John Quincy Adams (1767-1848) was the sixth president of the United States. The son of John Adams, the Revolutionary statesman and second president, John Quincy was born in Massachusetts and educated at Harvard. He held a series of diplomatic posts—minister to the Netherlands (1794-1796), minister to Russia (1797-1801, 1809-1814), and minister to Great Britain (1815-1817). He also led the American delegation that negotiated the Treaty of Ghent ending the War of 1812. He served in the United States Senate from 1803-1806, and he was the Secretary of State under President James Monroe from 1817 to 1825.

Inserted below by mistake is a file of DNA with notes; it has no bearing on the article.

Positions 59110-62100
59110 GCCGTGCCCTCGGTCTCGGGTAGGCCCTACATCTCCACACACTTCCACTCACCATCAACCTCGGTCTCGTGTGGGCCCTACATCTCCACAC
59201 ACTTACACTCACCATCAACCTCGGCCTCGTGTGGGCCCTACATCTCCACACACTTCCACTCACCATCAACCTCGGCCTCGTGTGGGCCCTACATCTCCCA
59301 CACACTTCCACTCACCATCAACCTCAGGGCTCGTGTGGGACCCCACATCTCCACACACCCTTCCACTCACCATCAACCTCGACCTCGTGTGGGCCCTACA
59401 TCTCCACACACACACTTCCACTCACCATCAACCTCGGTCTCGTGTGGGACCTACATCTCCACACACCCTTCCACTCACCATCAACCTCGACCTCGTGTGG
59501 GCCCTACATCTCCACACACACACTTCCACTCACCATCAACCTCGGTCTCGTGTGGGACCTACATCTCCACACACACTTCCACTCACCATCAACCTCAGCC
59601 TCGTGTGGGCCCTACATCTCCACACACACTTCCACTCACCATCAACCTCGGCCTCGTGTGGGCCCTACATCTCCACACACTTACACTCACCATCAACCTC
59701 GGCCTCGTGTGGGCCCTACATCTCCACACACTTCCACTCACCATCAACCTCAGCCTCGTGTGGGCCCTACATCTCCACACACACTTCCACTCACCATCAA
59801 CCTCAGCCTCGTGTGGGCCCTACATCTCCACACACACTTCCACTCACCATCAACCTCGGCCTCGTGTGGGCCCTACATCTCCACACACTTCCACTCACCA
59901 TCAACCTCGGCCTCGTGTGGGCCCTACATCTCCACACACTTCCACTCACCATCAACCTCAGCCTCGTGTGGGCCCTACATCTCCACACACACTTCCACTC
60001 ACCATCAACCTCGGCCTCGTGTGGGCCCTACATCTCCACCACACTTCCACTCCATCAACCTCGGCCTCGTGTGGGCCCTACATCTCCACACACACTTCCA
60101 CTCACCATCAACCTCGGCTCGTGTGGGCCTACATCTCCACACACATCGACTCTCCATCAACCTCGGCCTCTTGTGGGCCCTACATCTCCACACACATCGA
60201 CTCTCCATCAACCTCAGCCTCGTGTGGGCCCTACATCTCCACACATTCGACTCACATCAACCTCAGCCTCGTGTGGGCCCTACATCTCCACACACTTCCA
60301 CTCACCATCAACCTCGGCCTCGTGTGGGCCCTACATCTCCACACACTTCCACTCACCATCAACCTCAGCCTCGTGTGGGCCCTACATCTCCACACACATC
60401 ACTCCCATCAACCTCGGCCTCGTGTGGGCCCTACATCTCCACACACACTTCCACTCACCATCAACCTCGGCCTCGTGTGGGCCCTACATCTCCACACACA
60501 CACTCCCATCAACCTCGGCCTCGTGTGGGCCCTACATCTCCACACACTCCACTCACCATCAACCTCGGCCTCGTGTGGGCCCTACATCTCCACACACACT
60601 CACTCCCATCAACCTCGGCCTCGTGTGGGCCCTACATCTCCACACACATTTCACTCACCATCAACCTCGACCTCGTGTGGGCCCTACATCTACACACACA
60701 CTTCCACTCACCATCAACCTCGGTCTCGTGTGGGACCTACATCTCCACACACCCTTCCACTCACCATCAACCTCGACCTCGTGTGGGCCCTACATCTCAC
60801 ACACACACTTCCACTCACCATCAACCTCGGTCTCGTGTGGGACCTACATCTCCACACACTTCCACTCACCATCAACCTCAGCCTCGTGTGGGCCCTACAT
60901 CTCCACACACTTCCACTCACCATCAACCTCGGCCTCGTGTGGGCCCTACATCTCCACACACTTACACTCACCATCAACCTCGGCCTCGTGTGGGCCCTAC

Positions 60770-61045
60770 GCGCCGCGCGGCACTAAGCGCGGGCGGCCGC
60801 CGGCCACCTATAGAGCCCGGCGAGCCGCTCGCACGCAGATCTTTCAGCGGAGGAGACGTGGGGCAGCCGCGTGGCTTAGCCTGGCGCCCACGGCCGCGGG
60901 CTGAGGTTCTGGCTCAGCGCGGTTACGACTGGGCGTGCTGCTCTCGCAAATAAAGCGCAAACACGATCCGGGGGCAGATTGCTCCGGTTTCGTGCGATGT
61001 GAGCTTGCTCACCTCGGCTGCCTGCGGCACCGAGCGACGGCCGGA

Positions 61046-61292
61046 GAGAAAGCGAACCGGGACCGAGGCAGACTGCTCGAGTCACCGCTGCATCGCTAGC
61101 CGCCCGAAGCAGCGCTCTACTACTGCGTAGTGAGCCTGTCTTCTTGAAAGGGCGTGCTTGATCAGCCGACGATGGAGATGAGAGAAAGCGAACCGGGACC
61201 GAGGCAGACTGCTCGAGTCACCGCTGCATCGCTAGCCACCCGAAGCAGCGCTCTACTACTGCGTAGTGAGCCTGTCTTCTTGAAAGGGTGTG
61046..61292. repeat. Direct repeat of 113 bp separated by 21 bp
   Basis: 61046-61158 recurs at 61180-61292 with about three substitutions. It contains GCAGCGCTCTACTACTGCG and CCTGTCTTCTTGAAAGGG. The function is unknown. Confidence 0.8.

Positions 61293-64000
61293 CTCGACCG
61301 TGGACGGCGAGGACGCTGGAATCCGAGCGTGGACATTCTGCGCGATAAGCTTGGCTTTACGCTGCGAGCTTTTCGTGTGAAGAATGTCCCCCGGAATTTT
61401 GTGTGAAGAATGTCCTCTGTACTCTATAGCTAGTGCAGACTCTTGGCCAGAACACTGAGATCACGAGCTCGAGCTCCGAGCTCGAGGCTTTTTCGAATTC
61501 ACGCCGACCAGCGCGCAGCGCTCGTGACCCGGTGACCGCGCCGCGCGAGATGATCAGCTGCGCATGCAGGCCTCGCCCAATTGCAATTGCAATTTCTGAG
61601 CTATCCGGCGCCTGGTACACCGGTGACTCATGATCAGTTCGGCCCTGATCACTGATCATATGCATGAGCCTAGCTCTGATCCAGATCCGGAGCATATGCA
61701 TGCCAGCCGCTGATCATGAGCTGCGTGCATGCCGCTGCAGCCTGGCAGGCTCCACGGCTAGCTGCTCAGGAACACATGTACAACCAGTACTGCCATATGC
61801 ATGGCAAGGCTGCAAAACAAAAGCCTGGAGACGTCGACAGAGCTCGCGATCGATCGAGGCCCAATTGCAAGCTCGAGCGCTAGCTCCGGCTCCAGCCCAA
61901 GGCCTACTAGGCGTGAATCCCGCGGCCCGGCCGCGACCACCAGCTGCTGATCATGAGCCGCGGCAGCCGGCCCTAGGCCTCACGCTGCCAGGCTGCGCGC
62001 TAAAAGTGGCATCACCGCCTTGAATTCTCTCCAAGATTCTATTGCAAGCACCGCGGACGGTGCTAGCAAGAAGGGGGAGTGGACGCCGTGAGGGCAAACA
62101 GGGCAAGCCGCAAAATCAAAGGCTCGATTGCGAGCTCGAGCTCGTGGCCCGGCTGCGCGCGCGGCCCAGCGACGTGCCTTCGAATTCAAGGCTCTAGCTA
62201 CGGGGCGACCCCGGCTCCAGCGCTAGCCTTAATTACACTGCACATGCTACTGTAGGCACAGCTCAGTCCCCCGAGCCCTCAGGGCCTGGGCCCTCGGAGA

Adams was elected president of the United States in 1825 despite receiving far fewer popular and Electoral College votes than Andrew Jackson. Jackson alleged that Adams, in order to win the election after it was thrown into the House of Representatives, secured the critical support Henry Clay, the Speaker of the House, by promising to appoint Clay the Secretary of State in Adams's administration. Jackson's supporters labeled this a "corrupt bargain" and built Jackson's 1828 presidential campaign around this issue.
Defeated by Jackson in 1828, Adams won a seat representing his Massachusetts district in the House of Representatives in 1831 and served until his death in 1848. He remains the only American president ever to serve in Congress after completing his term in the White House.